Published by The Lawfare Institute
in Cooperation With
A federal judge on Sep. 1 denied Sen. Lindsey Graham’s (R-S.C.) attempt to fully quash a grand jury subpoena issued as part of Fulton County District Attorney Fani Willis’s probe into efforts to interfere with Georgia’s 2020 elections. However, U.S. District Court Judge Leigh Martin May accepted Graham’s claim that he is immune from questioning related to aspects of his conversations with election officials about legislative activities.
Graham argued in his motion that Willis’s expected questioning about two of his phone calls with Georgia election officials following the November election primarily concerned legislative conduct. Therefore, Graham asserted, the speech or debate clause in Article I, Section 6 of the Constitution precludes Willis from questioning Graham about these conversations. May reasoned that although the speech and debate clause prohibits questions concerning legislative work, Graham could be questioned about any alleged activity on the calls related to “whether he in fact implied, suggested, or otherwise indicated that Secretary Raffensperger (or other Georgia election officials) throw out ballots or otherwise alter their election procedures (including in ways that would alter election results).”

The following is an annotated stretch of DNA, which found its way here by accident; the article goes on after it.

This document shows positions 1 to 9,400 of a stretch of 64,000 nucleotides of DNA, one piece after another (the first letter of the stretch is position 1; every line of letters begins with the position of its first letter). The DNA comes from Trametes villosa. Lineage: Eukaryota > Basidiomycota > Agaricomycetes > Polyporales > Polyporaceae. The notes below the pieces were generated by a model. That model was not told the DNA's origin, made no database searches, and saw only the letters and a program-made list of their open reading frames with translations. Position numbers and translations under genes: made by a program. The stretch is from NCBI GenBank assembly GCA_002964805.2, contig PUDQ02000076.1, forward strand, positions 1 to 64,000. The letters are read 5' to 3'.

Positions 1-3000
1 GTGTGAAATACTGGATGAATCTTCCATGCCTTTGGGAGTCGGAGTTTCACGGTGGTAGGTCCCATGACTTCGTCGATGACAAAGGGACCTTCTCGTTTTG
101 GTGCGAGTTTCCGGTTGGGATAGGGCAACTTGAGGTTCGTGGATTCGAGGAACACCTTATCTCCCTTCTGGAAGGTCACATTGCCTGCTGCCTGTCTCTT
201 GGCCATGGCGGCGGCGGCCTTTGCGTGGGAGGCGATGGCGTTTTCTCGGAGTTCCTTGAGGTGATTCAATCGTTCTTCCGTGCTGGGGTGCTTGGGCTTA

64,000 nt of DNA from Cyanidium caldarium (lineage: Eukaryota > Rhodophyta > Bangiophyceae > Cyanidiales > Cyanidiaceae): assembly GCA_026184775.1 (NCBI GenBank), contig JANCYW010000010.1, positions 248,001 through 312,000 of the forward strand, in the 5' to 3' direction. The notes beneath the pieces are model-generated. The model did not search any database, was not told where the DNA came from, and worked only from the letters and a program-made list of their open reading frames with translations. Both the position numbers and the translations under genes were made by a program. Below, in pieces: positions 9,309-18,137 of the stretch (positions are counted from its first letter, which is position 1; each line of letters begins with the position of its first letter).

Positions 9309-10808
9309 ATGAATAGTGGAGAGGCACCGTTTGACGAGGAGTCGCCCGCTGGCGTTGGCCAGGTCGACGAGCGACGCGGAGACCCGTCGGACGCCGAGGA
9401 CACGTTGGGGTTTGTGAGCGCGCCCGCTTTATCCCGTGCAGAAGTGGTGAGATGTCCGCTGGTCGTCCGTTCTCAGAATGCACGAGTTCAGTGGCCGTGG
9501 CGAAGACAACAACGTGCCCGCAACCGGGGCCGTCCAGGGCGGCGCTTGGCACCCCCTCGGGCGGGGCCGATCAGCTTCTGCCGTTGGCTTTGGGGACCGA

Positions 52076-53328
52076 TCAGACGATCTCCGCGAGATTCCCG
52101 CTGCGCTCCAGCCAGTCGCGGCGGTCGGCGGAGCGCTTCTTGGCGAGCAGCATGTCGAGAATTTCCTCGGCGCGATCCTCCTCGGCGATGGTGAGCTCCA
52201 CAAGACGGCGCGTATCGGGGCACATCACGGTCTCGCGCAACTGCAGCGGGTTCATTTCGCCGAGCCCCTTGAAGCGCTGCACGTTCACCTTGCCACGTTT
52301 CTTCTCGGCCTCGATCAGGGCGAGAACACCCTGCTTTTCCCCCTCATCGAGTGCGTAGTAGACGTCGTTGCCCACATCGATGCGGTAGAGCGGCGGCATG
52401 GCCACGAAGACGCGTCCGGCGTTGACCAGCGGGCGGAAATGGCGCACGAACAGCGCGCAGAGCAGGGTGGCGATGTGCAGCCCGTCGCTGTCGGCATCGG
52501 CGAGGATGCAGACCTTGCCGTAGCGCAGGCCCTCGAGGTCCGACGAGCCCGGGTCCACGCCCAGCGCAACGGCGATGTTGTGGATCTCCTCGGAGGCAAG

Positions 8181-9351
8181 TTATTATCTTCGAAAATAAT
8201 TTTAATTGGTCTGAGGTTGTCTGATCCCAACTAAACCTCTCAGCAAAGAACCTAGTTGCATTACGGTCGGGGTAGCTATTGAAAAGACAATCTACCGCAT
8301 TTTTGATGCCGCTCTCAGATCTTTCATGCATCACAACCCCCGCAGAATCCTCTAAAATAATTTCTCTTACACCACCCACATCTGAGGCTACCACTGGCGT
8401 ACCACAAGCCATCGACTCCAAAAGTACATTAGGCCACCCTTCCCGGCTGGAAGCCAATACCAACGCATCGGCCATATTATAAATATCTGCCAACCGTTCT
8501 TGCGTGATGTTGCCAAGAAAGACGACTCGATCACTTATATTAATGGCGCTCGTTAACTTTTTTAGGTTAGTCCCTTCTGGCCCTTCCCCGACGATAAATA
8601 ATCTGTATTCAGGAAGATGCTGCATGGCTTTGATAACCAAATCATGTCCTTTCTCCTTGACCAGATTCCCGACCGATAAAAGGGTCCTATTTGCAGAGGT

May also rejected Graham’s arguments that he should be immune from questioning regarding his public statements concerning the 2020 election, his attempts to influence Georgia election officials to alter their election-related conduct, and his communications with the Trump campaign concerning its post-election activities in Georgia.
This latest ruling comes after May on Aug. 15 rejected Graham’s Expedited Motion to Quash the subpoena and, later, refused to grant his request for a stay of that order. The Eleventh Circuit Court of Appeals then stayed the court’s order rejecting Graham’s initial expedited request and remanded the case to the district court to consider a partial quashal of the subpoena, or changes to it, in light of the speech and debate clause. May’s ruling returns the matter to the Eleventh Circuit for reconsideration of the legality of the subpoena.
You can read the ruling here or below.